The foster mum said the man then went round the back of her car.
“I saw him crouch down and heard a hissing noise. The tyre went flat”.
The man then joined Anke Hill and Child A in the silver car and drove off towards Bangor.
During the kidnap, Going-Hill and Ellis-Petley stood lookout on the bridges between Anglesey and the mainland, ready to alert the fugitives of any police activity.
Following the kidnapping, Hill and Wong transported the child in a car with counterfeit number plates to a road near Bangor. There, a second vehicle, hired by Janet and Edward Stevenson, awaited them. In the second vehicle, Hill, Wong, and the child headed to the southeast of England. Based on Google searches found on the suspects’ computers, police determined that the group’s plan was to take the child to the Stevensons’ home in Crawley, and thence to leave the country.
Almost immediately following the abduction, police were called. They were able to piece together the links amongst the various group members. The vehicle carrying Wong, Hill, and the victim was stopped by police on the M1, north of Milton Keynes.
Update: “Chilling” items found in getaway car
In a follow-up article published on 10 August, North Wales Live described articles police found in the getaway car:
Officers found a kidnappers’ kit of items in a rucksack and bag belonging to Wilfred Wong which included cable ties, a balaclava and a serrated lock knife.
Janet Stevenson claimed kidnap was a ‘rescue mission’
In a further follow-up on 10 August, North Wales Live outlined evidence given by Janet Stevenson, who stated she believed that the kidnap was actually a “rescue mission” to protect the victim from “Satanic abuse”.
Stevenson admitted that she had agreed with Hill to kidnap the victim and take them from Anglesey to Crawley, West Sussex. From there, Hill planned to take the child to mainland Europe. Stevenson admitted that she’d asked friends in northern France to take care of some documents to be given to Hill, in the event that she made it over the Channel with Child A.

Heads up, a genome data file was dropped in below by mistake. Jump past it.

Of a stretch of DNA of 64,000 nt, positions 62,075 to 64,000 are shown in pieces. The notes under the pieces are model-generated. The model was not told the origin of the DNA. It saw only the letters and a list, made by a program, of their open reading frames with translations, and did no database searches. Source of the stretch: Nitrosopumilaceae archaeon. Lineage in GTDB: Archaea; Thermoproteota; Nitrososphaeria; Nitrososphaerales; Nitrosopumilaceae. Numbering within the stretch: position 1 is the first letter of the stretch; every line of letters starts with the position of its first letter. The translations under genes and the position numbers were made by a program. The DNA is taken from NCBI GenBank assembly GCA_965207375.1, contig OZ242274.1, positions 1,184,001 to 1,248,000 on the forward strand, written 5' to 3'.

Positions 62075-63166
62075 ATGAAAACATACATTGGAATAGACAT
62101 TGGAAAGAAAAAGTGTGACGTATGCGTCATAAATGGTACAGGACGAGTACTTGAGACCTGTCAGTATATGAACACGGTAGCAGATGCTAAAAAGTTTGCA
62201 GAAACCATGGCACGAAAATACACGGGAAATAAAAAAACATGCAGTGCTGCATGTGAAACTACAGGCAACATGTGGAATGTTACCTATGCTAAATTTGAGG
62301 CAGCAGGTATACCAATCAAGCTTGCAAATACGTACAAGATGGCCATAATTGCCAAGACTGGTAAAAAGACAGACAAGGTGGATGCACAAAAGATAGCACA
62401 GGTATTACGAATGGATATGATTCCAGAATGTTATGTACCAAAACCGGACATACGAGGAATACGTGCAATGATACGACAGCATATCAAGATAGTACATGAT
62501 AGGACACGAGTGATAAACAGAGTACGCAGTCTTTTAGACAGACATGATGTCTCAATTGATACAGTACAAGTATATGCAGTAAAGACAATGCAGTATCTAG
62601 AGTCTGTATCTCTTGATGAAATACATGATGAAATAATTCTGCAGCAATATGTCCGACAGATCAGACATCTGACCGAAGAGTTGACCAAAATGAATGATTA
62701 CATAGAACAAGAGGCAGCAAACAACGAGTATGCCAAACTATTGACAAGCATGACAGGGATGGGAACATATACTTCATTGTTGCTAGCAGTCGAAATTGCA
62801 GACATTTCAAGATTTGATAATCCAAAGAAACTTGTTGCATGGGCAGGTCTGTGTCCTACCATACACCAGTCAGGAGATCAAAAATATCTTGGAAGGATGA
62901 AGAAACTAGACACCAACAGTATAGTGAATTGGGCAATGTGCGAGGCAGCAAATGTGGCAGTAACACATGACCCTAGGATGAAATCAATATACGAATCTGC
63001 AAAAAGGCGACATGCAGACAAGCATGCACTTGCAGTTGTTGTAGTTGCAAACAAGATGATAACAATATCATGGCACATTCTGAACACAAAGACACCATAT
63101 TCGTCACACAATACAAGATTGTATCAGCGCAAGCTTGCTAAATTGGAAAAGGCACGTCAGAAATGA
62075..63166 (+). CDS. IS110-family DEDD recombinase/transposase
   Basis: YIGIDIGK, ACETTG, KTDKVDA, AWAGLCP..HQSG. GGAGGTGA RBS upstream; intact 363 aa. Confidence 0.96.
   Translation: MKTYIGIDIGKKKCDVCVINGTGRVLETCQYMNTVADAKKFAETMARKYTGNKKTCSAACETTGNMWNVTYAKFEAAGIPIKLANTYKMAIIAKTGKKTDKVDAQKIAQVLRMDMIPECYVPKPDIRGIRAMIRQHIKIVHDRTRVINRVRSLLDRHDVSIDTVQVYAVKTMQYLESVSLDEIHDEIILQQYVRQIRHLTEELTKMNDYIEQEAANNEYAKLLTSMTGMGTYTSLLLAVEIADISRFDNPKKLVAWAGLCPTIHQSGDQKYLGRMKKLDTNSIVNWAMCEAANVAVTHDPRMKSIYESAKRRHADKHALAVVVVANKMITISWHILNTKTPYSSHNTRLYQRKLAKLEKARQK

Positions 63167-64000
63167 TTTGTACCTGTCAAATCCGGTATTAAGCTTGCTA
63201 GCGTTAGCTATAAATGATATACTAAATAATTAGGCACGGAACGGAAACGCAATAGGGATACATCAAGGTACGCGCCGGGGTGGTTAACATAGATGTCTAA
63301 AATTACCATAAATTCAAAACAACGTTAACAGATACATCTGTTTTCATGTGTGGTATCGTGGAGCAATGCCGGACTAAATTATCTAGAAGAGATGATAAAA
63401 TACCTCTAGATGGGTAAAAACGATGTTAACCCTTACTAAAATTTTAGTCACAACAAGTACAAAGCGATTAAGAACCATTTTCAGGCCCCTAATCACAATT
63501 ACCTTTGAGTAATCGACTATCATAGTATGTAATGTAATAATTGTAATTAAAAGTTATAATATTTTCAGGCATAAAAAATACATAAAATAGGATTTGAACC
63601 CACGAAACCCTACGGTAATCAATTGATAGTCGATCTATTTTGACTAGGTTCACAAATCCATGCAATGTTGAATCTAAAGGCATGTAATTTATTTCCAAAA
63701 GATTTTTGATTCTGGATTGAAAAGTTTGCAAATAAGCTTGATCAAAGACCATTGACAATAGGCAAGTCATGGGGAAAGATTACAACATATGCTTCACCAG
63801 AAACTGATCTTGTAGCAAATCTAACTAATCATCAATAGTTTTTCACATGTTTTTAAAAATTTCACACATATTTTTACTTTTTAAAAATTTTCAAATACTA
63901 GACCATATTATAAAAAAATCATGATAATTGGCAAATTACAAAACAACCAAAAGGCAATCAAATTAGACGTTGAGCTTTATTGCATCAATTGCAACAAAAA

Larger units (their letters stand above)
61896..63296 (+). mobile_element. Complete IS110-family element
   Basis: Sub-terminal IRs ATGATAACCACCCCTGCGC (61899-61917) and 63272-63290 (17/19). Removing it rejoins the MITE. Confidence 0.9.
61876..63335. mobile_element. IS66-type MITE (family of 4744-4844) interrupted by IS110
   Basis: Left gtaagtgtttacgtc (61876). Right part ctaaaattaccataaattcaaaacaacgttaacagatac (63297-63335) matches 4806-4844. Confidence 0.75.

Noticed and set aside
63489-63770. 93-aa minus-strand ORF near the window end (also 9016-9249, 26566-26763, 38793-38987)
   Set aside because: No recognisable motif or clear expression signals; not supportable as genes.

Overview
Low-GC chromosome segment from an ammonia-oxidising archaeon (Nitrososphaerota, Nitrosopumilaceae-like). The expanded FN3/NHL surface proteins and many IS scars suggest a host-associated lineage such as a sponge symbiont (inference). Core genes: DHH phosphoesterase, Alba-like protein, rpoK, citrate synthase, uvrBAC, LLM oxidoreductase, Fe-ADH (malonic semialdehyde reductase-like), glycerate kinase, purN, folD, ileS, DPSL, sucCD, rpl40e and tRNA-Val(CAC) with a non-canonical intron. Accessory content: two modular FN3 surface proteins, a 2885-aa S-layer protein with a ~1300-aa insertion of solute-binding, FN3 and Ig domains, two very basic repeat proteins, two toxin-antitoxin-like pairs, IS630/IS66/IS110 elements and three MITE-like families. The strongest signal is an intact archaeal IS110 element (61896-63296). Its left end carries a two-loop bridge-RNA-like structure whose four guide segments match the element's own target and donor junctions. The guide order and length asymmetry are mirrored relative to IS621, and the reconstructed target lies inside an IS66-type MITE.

Asked whether she knew it would be a crime to take Child A, Stevenson replied,
“People during the Second World War, who were trying to smuggle children out of concentration camps in suitcases or bags, put themselves at risk that they would be shot by the Gestapo.
“It was an offence but it was morally right because they were saving children.
“I could not bear anybody’s child being sexually abused, manipulated, tortured and potentially murdered”.
Wong just on a walking holiday in Wales
Wong tried to disclaim his involvement in the kidnap, telling the court he’d been on a walking holiday in North Wales, and had only arranged for a ride home with the Stevensons. According to the BBC report, he told the court, “I’d have been more of a liability than a help with any abduction plan. I would have been too old and too slow for that sort of thing.”
Apparently the jury found this excuse implausible, as they found Wong and the Stevensons guilty as charged.
According to journalist David Powell of the North Wales Post, the court was shown video footage made prior to the kidnap, in which Wong claimed,
“The family court system (has) been infiltrated by Satanists, as well as social services.
“It enables them to turn upside down the system that is supposed to protect children from abuse” into something that “protects the abuser and penalises the whistleblower, and gives the child back to the abuser’s custody. …
“… It has become so clear that the only way to protect a child from (abuse) is to take the child and flee the country, and hide until the child has grown to adulthood.
“It’s the government’s fault for allowing the family courts to be corrupted to this extent“.
In a second video shown to the court, Wong stated,
“I do surveillance on Satanic covens. They like to meet on dates in the Satanic calendar and on the birth dates of their members“.
Sentencing for those found guilty and those who pleaded guilty will take place on 29 September. Janet Stevenson’s legal team has stated that she may appeal the verdict.
A person with first-hand knowledge of the trial noted, “Of all those who gave evidence from the witness box, including the police, other witnesses and the defendants themselves, only one person elected not to swear an oath on the Bible—Wilfred Wong”.
Updated: 6:00 p.m., 10 August 2021